Machine Learning Models Explained
The output from model training may be used for inference, which means making predictions on new data. A model is a distilled representation of what a machine learning system has learned. Machine learning models are akin to mathematical functions -- they take a request in the form of input data, make a prediction on that input data, and then serve a response.
In supervised and unsupervised machine learning, the model describes the signal in the noise or the pattern detected from the training data.
In reinforcement learning, the model describes the best possible course of action given a specific situation.
The final set of trainable parameters (the information the model contains) depends on the specific type of model -- in deep neural networks, a model is the final state of the trained weights of the network, in regression it contains coefficients, and in decision trees it contains the split locations.
There are many different types of models such as GANs, LSTMs & RNNs, CNNs, Autoencoders, and Deep Reinforcement Learning models. Deep neural networks are used for object detection, speech recognition and synthesis , image processing, style transfer , and machine translation, and can replace most classical machine learning algorithms (see below) . This modern method can learn extremely complex patterns and is especially successful on unstructured datasets such as images, video, and audio.
Ensemble techniques like Random Forests and Gradient Boosting can achieve superior performance over classical machine learning techniques by aggregating weaker models and learning non-linear relationships.
Popular ML algorithms include: linear regression, logistic regression, SVMs, nearest neighbor, decision trees, PCA, naive Bayes classifier, and k-means clustering. Classical machine learning algorithms are used for a wide range of applications.
Deep neural networks, classification trees (ensembles), and logistic regression (classical machine learning) are all used to perform regression tasks.
Popular use cases: Spam filtering , language detection , a search of similar documents , sentiment analysis , recognition of handwritten characters, and fraud detection.
Binary Classification Goal: Predict a binary outcome.
- "Is this email spam or not spam?"
- "Is this user fraudulent or not?"
- "Is this picture a cat or not?"
Multi-class Classification Goal: Predict one out of two or more discrete outcomes.
- "Which genre does this user prefer?"
- "Is this mail is spam or important or a promotion?"
- "Is this picture a cat or a dog or a fox?"
Deep neural networks, regression trees (ensembles), and linear regression (classical machine learning) are all used to perform regression tasks.
Popular use cases: Forecasting stock prices, predicting sales volume, etc .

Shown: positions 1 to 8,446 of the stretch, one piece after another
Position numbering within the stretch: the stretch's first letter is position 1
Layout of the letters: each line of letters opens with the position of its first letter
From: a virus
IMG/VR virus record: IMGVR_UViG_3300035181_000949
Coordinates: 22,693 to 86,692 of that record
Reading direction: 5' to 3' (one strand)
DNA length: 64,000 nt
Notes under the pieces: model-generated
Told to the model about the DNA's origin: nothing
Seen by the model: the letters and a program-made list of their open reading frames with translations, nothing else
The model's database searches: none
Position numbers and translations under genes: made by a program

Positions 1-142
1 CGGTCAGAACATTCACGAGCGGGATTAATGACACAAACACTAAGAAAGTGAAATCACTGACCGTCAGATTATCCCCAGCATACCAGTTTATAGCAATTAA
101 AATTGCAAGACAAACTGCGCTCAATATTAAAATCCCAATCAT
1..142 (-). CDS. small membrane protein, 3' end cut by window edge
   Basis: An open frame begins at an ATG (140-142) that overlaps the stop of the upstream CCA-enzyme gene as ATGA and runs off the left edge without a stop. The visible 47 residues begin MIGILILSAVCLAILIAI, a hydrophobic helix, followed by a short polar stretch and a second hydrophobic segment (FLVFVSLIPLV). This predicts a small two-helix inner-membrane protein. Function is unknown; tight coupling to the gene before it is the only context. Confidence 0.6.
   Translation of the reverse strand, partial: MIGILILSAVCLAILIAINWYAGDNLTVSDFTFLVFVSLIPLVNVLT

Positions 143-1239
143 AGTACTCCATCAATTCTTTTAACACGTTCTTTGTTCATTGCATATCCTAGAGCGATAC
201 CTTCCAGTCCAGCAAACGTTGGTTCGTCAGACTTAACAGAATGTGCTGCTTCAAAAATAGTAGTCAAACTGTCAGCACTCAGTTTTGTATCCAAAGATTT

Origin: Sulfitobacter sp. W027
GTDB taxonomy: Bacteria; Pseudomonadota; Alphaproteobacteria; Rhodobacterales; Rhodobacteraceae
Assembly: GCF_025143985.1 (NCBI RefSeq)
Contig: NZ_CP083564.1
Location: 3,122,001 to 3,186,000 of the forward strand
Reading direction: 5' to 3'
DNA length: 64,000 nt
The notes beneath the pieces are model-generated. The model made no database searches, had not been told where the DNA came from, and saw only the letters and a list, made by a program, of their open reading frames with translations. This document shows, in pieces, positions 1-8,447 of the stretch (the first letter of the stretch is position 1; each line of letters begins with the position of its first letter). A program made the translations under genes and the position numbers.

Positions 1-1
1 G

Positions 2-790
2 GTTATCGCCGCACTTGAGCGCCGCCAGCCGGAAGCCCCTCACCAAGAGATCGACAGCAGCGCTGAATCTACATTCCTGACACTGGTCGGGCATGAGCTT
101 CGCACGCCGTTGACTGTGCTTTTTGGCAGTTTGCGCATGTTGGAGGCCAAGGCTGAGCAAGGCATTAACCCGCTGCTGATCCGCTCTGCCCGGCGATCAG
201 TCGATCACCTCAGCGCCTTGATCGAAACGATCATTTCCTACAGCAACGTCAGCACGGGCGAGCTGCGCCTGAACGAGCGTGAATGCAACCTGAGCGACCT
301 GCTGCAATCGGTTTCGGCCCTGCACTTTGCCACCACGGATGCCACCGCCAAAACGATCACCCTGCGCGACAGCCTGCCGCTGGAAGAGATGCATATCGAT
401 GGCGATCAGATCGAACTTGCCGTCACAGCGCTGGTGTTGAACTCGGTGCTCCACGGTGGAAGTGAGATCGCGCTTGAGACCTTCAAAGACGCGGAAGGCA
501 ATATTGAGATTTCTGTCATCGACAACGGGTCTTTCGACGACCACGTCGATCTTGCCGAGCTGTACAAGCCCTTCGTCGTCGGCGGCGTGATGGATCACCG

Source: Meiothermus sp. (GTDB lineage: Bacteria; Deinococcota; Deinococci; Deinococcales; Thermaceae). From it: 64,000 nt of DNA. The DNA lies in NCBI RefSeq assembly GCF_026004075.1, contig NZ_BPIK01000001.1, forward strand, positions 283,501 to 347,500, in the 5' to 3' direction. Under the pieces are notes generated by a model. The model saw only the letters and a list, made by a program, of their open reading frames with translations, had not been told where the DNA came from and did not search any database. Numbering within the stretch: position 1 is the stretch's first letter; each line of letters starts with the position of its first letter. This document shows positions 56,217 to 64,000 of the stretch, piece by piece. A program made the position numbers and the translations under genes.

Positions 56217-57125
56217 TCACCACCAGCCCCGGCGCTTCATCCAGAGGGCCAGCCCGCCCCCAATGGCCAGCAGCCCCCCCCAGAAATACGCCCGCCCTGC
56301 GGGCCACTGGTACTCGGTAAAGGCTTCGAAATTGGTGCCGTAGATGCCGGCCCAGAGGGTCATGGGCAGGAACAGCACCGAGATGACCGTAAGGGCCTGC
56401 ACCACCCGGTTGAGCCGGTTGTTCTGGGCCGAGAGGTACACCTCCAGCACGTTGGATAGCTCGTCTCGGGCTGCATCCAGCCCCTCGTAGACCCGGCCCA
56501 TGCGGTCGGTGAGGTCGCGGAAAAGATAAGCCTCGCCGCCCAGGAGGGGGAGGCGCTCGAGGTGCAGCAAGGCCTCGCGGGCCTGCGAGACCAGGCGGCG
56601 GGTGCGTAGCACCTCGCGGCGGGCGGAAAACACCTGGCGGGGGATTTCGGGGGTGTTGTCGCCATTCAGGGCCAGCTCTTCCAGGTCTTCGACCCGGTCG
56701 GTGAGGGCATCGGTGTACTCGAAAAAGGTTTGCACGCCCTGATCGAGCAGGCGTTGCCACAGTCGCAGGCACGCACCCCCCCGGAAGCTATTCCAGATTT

Goal: Predict a numeric value.
- "What will the temperature be in NYC tomorrow?"
- "What is the price of house in this specific neighborhood?"
Deep neural network architectures such as autoencoders and GANs can be applied to a wide variety of unsupervised learning problems.
Popular use cases: For customer segmentation , labeling data , detecting anomalous behavior, etc .
Popular algorithms: K-means, Mean-Shift, DBSCAN
Goal: Group similar things together.
- "Cluster different news articles into different types of news"
Popular use cases: Helping stores cross-sell products , uncovering how items are related or complementary, and understanding which symptoms are likely to co-occur in a patient (comorbidity).
Popular algorithms: Apriori, Euclat, FP-growth
Goal: Infer patterns (associations) in data.
- "If you bought a phone, you are likely to buy a phone case."
Popular use-cases: Recommender systems, topic modeling, modeling semantics, document search, face recognition, and anomaly detection.
Popular algorithms: Principal Component Analysis (PCA), Singular Value Decomposition (SVD), Latent Dirichlet Allocation (LDA), Latent Semantic Analysis (LSA, pLSA, GLSA), and t-SNE.
Goal: To generalize data and distill the relevant information.
- "Intelligently group and combine similar features into higher-level abstractions."
Popular use-cases: Robotic motion, recommender systems, autonomous transport, text mining, trade execution in finance, and optimization for treatment policies in healthcare.
Popular algorithms: Q-Learning, SARSA, DQN, A3C
Goal: Perform complex tasks without training data.
- "Robotic motion control learned by trial and error."
Imitation Learning is an exciting area in Reinforcement Learning, designed to overcome some of the challenges or shortcomings inherent in Reinforcement Learning techniques. These techniques are often used together.